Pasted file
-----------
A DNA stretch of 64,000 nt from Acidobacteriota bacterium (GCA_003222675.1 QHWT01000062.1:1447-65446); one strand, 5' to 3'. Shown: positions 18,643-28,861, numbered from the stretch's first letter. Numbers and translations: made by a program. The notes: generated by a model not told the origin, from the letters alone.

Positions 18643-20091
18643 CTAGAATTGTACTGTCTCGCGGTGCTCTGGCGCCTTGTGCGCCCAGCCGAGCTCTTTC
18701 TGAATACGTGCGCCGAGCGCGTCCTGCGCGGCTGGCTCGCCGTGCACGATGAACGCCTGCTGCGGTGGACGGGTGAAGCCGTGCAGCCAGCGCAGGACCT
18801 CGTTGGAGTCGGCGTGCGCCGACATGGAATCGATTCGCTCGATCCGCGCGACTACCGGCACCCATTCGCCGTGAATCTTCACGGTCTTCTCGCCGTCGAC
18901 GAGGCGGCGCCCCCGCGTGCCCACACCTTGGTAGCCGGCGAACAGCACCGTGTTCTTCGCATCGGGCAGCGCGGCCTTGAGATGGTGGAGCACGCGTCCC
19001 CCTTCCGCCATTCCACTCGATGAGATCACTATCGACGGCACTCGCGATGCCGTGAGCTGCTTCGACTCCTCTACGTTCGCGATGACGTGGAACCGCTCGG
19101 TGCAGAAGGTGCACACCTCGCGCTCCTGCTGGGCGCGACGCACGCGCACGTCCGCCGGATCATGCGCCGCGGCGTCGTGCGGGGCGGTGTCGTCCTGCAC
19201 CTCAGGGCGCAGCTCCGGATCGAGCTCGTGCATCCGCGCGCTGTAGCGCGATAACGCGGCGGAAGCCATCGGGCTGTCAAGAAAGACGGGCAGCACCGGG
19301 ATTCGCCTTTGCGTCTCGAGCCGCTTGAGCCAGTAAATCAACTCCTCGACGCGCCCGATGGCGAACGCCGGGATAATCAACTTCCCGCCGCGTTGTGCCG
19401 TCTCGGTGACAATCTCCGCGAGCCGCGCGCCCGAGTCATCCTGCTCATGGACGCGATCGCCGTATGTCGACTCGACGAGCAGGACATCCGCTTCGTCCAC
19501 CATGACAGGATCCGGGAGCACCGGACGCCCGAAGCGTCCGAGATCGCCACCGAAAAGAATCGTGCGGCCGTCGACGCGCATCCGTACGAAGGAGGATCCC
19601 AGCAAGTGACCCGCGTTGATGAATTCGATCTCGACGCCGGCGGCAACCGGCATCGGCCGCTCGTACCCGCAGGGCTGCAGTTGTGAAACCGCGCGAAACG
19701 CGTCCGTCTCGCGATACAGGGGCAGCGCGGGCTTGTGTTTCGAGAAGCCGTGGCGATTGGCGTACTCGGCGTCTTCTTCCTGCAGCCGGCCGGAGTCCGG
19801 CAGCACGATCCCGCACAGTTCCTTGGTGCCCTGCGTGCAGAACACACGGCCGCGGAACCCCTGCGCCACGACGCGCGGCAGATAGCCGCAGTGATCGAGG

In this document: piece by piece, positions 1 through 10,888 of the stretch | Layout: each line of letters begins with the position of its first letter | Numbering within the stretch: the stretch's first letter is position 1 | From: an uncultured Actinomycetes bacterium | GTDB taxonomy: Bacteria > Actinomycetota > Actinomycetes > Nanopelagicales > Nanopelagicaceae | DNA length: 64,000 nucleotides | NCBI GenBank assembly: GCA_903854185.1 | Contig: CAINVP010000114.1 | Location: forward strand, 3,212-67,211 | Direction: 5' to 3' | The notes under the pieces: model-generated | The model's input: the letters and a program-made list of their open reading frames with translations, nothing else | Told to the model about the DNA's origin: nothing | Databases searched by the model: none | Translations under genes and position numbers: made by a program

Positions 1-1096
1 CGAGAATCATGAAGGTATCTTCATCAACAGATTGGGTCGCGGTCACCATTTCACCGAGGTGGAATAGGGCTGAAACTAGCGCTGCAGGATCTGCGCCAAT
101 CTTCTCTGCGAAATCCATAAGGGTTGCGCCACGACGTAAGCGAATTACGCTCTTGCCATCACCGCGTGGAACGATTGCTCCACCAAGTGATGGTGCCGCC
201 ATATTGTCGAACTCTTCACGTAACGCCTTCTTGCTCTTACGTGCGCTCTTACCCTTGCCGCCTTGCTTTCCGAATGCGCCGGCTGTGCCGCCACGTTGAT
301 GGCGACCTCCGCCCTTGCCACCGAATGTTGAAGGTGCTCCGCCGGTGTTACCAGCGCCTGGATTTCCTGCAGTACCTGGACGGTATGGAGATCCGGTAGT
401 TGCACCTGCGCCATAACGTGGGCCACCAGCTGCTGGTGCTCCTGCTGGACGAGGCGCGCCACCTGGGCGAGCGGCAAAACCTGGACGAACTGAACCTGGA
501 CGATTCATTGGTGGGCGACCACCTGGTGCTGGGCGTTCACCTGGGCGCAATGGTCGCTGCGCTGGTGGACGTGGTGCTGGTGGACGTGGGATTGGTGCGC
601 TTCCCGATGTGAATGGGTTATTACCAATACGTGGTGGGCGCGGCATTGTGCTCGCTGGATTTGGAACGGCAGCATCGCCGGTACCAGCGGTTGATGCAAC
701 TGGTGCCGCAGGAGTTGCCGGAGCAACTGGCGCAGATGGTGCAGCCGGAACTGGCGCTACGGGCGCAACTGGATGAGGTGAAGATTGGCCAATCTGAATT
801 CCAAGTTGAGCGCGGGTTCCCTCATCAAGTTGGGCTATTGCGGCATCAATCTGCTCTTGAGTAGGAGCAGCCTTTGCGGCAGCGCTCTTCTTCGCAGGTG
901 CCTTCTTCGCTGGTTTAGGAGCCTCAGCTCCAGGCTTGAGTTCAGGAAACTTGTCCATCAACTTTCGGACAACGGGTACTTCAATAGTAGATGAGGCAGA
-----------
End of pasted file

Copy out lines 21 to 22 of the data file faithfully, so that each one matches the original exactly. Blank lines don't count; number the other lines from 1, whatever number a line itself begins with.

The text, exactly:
301 GGCGACCTCCGCCCTTGCCACCGAATGTTGAAGGTGCTCCGCCGGTGTTACCAGCGCCTGGATTTCCTGCAGTACCTGGACGGTATGGAGATCCGGTAGT
401 TGCACCTGCGCCATAACGTGGGCCACCAGCTGCTGGTGCTCCTGCTGGACGAGGCGCGCCACCTGGGCGAGCGGCAAAACCTGGACGAACTGAACCTGGA